The Minister of Higher Education, Science and Innovation, Dr Blade Nzimande, has expressed government’s commitment to working with relevant stakeholders to find solutions to unemployment for graduates within the indigenous knowledge systems (IKS) sector.
The Minister was speaking at a two-day virtual summit hosted by North-West University (NWU) in collaboration with the Department of Science and Innovation (DSI) and the Universities of Venda, Mpumalanga, Limpopo and KwaZulu-Natal on 30 and 31 March 2021.
The aim of the summit was to find innovative ways of creating decent and productive employment opportunities for IKS graduates who are struggling to find employment.
With youth unemployment in South Africa at an all-time high, it is of great concern that there is also a lack of research with regard to unemployed. This continues to be a concern for IKS students and graduates, and if left unattended, could cause more harm.
“It is therefore important to bring our entire nation to a national summit such as this, to provide the necessary strategies for productive employment and entrepreneurial prospects for IKS graduates,” said Dr Nzimande.
The Minister called for the development of a database of all unemployed and underemployed IKS graduates to assist government in partnership with other stakeholders to provide intervention measures through work-integrated learning, internships, job opportunities and training in entrepreneurship.
Dr Nzimande said institutions of higher learning should not produce graduates who end up either jobless or taking up jobs not relevant to their qualifications, and welcomed the first National IKS Job Summit as a good platform to brainstorm and find strategies to address this problem.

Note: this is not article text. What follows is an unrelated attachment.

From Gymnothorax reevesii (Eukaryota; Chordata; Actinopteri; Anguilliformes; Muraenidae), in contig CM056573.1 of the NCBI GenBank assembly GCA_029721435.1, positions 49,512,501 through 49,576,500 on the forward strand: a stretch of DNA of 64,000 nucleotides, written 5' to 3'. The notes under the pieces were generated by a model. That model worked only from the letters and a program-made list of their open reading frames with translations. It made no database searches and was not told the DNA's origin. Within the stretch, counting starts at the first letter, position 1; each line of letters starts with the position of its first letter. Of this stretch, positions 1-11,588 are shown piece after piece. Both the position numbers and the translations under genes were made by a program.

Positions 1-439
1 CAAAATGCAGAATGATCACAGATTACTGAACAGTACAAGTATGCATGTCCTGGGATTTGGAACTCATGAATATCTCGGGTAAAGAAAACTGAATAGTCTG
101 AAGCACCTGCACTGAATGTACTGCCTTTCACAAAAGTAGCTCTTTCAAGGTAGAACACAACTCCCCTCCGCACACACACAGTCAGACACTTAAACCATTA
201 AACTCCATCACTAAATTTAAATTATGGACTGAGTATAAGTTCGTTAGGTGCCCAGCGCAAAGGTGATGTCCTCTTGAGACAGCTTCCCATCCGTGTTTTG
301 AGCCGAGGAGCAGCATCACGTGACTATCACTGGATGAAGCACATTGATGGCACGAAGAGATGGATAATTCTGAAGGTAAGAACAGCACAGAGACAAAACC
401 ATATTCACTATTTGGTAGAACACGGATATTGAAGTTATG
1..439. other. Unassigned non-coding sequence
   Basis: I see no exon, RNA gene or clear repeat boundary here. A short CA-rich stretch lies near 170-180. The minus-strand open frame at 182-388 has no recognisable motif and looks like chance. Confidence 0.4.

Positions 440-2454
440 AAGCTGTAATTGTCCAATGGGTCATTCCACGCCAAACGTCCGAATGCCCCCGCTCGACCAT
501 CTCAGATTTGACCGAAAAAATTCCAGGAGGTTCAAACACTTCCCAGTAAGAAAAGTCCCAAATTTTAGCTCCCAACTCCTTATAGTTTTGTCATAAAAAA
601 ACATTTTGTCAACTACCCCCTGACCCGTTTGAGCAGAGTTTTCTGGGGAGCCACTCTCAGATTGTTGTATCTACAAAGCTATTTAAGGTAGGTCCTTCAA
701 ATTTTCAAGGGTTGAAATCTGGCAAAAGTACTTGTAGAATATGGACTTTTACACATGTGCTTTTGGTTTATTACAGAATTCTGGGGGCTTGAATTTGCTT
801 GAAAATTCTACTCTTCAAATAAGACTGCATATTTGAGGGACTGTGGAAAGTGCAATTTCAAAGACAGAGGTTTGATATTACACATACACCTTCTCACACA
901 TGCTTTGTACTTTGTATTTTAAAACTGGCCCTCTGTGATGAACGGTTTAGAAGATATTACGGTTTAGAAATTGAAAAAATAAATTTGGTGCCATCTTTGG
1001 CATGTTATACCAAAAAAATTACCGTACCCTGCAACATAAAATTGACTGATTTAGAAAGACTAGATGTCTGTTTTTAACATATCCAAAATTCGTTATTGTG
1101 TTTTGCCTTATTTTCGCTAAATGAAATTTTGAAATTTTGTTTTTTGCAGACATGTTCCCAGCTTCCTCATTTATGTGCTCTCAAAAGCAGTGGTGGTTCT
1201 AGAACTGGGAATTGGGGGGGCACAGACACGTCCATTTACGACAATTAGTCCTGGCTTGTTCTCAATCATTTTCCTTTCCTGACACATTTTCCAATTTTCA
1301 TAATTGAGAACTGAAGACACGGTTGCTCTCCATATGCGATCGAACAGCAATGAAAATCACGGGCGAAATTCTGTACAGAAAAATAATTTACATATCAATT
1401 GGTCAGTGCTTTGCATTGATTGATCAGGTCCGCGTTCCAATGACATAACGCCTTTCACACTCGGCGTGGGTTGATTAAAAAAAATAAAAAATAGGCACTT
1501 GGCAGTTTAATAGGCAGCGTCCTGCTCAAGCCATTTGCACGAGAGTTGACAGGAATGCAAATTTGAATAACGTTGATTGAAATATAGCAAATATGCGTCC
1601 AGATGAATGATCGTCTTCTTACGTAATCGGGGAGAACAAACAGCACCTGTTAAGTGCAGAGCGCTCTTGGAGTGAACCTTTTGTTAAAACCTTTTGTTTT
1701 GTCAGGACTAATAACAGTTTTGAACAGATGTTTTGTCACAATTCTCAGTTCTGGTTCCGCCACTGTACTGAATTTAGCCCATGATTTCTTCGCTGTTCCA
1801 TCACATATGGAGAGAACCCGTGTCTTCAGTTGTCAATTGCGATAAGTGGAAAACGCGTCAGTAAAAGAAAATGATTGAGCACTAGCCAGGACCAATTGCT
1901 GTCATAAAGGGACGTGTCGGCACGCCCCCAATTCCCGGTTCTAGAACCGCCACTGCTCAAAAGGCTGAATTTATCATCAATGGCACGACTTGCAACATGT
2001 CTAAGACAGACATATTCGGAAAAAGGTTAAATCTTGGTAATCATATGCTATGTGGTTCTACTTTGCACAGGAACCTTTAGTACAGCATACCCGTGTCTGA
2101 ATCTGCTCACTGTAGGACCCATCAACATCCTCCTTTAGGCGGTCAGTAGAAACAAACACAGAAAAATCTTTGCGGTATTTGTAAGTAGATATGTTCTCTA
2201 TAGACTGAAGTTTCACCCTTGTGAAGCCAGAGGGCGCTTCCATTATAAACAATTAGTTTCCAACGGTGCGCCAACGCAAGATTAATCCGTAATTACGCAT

He added that the integration of African indigenous knowledge systems into higher education provided many opportunities for students to learn through culture.
“Furthermore, it provides the space for the decolonisation of education, addressing the curriculum and transformation, redressing past injustices, and promoting African indigenous languages in teaching and learning.”
Click here to read Dr Nzimande’s keynote address.
NWU takes the lead in IKS
The NWU was the first university to offer a bachelor’s degree in Indigenous Knowledge Systems (IKS), which was registered and approved by the Council for Higher Education (CHE) in 2013.
However, according to Dr Motheo Koitsiwe, director of the NWU IKS Centre, it is unfortunate that among the many graduates the university had produced since, less than a handful had found employment.
One of these graduates is Mamello Hlabe, who after graduating with a bachelor’s degree in IKS in 2013, went from temporary teaching posts at schools in North West to lecturing in social sciences. Unfortunately, she was retrenched in 2020, even though armed with a master’s degree in anthropology.
Mamello is not giving up and is setting her sights on a PhD in IKS.
“I got concerned looking back. From the first group of 11 students who enrolled for a bachelor’s degree in IKS, seven graduated and only four found related employment. The rest are in teaching or doing something unrelated to IKS – like myself,” she says.
With her decision to pursue a PhD in IKS, Mamello hopes to provide possible answers to this problem – whether it is adapting the curriculum or the marketing of IKS in South Africa, among others.
With the summit advising graduates to be innovative in creating IKS-related jobs, she says her passion remains in the academia.
“I am bold to be doing a PhD in IKS. Even though I feel scared that I might end up without a job, I would also like to come up with some solutions to inform policy. Therefore, my research will focus on universities, the private sector and where graduates find themselves currently,” she explains.
IKS lecturer and doctoral candidate registered with the NWU IKS Centre Tshepiso Ndlovhu says the challenge of decent work, productive employment, and suitable entrepreneurship prospects would hamper the development of IKS in the country.
He adds that since 2001, the South African government – through the NRF, DSI, and other government departments – have funded universities to support students who are interested in IKS. However, the majority of these graduates remain unemployed.
“The challenges faced by unemployed IKS graduates do not only result in frustration, but also lead to emotional and economic stress and contribute to the impoverishment of the African family,” Tshepiso adds.